A Stand Against The ‘Traditional’ BTC Miners!

Moreover, these compact Bitcoin miners represent a stand against the prevailing “secrecy and exclusivity” that shrouds the Bitcoin mining industry. In stark contrast to Bitcoin’s open-source ethos, the well-known Bitcoin ASIC mining rigs are typically closed-source, creating a significant hurdle for the production and distribution of Bitcoin miners, which commercial entities have long dominated.

Recent data sheds light on the geographic distribution of Bitcoin mining power. The United States leads the pack, contributing 35.4% of the Bitcoin hash rate, followed by Kazakhstan at 18.1%, Russia at 11.2%, and Canada at 9.6%. Notably, major mining giants such as Marathon Digital and Riot Blockchain in the U.S. and Bitdeer Technologies Group in Singapore play pivotal roles in the global mining landscape.

On a side note, BitMaker, a mining hardware company, has boldly asserted that crafting a Bitcoin miner can cost as little as $3 yet deliver a respectable output of 50-kilo hashes per second.

A Closer Look at Bitaxe Ultra

Per the specifications detailed in the mining equipment repository, this device’s core lies in the Bitmain BM1366 mining hardware, a variant Skot acquired from an “unknown seller” on AliExpress, specifically the “AG” variant. The engineer incorporated a cooling system comprising a heat sink and a 5V fan to optimize its performance.

Regrettably, Skot encountered some challenges as half of the components arrived damaged. Nevertheless, when he applied a thin layer of thermal compound, the intact components proved sufficient to maintain the device’s temperature within an acceptable range.

Additionally, Skot explains that the BM1366 operates at 1.8V and employs voltage adapters to interface with the ESP32, which operates at 3.3V. The device requires a 5V DC power supply. Moreover, this BitaxeUltra iteration features a USB port for ESP32 programming.

The BM1366, as explained by the electrical engineer, is an unlisted SHA256 ASIC miner manufactured by Bitmain, predominantly utilized in the Antminer S19XP. According to the manufacturer, this equipment boasts an energy efficiency of 0.021J/GH and can be acquired (new) for roughly $15 each in small quantities.

Notably, the Bitaxe Ultra (BM1366, S19XP) offers a slightly higher hash rate and improved efficiency. It incorporates several enhancements under the hood, making it a more versatile ASIC for design purposes. However, it comes at a higher cost than the BitaxeMax (BM1397, S17).

Should We Expect Profit From These Miners?

As mentioned, the Bitaxe Ultra boasts an impressive hash rate capacity of 0.5 T/s, making it stand out as one of the most potent miniature Bitcoin miners available.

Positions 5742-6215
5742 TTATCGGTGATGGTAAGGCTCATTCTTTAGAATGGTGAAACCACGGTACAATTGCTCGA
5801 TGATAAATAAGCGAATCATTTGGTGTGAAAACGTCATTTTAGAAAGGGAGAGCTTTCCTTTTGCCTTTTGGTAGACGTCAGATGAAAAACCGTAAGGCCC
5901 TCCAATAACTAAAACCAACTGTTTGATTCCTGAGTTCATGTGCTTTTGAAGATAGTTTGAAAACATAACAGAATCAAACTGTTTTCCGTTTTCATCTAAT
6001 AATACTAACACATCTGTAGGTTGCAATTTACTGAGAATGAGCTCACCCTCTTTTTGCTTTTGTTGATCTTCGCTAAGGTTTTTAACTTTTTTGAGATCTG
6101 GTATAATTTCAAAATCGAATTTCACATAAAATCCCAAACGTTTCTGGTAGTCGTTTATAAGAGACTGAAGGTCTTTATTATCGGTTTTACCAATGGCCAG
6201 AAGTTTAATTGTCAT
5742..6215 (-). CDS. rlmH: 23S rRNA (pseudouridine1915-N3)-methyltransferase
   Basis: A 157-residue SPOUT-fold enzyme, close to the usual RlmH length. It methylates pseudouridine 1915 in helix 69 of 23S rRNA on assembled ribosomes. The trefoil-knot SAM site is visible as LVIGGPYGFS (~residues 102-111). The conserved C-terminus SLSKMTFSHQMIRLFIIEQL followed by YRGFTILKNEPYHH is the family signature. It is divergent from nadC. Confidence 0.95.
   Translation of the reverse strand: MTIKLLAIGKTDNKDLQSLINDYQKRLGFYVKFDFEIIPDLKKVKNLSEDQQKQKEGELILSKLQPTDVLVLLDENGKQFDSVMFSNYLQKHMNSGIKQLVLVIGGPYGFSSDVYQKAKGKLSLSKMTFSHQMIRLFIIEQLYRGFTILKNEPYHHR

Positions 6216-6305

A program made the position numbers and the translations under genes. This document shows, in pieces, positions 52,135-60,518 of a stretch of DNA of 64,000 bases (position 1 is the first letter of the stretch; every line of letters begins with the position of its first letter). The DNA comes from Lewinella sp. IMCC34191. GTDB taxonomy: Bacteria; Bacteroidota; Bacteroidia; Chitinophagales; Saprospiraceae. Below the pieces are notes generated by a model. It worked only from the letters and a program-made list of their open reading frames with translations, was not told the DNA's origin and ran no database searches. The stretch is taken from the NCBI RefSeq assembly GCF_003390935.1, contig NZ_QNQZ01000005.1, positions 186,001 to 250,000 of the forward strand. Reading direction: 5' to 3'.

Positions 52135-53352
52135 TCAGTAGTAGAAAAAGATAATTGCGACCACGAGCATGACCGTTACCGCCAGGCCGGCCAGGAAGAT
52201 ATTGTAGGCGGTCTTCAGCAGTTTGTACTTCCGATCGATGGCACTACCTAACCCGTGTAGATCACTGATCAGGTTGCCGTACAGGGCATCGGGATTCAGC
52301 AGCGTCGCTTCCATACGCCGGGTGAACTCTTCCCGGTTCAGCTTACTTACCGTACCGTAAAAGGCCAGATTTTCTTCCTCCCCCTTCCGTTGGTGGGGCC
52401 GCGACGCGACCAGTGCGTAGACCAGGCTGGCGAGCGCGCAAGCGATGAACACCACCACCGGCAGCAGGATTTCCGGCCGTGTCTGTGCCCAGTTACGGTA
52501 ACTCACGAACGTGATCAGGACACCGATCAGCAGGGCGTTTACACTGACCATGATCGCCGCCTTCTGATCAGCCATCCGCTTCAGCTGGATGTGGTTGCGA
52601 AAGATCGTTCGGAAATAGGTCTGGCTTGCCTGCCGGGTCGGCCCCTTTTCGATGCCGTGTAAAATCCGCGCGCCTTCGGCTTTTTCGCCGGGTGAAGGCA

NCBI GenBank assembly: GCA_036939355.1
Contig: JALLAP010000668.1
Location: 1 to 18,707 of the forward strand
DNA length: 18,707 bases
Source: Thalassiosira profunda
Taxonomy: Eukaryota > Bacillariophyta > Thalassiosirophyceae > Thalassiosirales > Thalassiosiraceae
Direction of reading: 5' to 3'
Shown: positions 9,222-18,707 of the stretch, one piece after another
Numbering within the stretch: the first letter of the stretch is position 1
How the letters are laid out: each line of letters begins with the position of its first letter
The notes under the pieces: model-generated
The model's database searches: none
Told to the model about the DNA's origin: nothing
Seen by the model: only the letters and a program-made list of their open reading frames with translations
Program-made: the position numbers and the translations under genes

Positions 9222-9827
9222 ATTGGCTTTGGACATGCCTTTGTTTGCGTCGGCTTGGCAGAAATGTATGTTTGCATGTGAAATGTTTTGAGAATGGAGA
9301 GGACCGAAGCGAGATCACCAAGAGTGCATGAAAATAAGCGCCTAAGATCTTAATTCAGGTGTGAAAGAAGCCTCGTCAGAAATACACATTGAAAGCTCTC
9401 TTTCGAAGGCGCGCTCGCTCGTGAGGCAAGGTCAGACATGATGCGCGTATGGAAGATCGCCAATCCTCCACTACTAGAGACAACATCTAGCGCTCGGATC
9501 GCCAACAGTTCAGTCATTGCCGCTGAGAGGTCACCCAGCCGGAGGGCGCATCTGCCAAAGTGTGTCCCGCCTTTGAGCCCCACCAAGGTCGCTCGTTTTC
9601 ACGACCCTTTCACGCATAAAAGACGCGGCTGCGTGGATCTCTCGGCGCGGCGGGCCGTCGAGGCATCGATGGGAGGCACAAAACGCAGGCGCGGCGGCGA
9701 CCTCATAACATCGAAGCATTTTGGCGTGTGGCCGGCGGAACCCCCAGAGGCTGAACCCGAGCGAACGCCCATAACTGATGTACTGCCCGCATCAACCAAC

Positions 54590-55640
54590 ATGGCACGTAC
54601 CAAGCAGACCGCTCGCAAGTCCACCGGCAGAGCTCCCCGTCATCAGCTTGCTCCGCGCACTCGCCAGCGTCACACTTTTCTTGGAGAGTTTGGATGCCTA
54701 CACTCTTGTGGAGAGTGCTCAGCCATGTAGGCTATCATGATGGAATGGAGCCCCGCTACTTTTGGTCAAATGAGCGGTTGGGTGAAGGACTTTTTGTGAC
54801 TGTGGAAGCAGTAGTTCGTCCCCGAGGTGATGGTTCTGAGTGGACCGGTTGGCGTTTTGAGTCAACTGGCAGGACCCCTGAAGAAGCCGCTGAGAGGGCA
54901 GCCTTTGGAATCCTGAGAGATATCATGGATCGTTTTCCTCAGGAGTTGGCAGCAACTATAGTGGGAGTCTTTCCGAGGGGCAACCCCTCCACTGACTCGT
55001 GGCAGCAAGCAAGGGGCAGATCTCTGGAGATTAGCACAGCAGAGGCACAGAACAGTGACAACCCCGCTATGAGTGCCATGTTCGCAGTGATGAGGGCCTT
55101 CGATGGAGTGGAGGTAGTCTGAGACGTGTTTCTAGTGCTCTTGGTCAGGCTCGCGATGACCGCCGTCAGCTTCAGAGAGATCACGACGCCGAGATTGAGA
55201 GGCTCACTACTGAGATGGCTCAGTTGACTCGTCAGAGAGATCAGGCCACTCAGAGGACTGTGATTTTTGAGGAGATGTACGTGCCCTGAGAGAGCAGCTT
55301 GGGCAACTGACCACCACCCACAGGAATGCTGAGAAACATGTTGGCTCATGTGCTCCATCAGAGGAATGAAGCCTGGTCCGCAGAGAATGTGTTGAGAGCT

To put this into perspective, consider other devices like a Raspberry Pi, which mines at a rate of 2.8 GH/s, the Jade hardware wallet from Blockstream with a processing speed of 80,000 H/s, and even the Game Boy Nintendo, with a meager hash rate of just 0.8 hashes per second. This stark comparison underscores the Bitaxe Ultra’s superior performance within its category.

However, Skot offers a dose of realism, cautioning potential buyers not to expect substantial Bitcoin earnings immediately. He acknowledges that while Bitaxe engineers are actively enhancing the miners’ efficiency, the primary goal of these portable miners isn’t for profit. He emphasizes that these compact miners aren’t designed to compete with the established commercial players in the industry. Instead, they allow individuals to operate a mining rig from the comfort of their homes without dealing with bulky, overheated, and costly mining rigs.

Should Skot succeed in his efforts to optimize the miniature ASIC, Bitaxe Ultra could emerge as a noteworthy contender in its niche. This achievement could potentially democratize Bitcoin mining and make it accessible to households worldwide.

Nonetheless, it’s essential to remember that the true essence of these portable miners goes beyond monetary gains. It’s about knowledge, understanding, and, in some cases, being part of a community. These devices empower individuals interested in building their miners, contributing, to some extent, to the decentralization of the system—an embodiment of the core principles driving Web3.

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The information discussed by Altcoin Buzz is not financial advice. This is for educational, entertainment, and informational purposes only. Any information or strategies are thoughts and opinions relevant to the accepted levels of risk tolerance of the writer/reviewers and their risk tolerance may be different than yours. We are not responsible for any losses that you may incur as a result of any investments directly or indirectly related to the information provided. Bitcoin and other cryptocurrencies are high-risk investments so please do your due diligence. Copyright Altcoin Buzz Pte Ltd.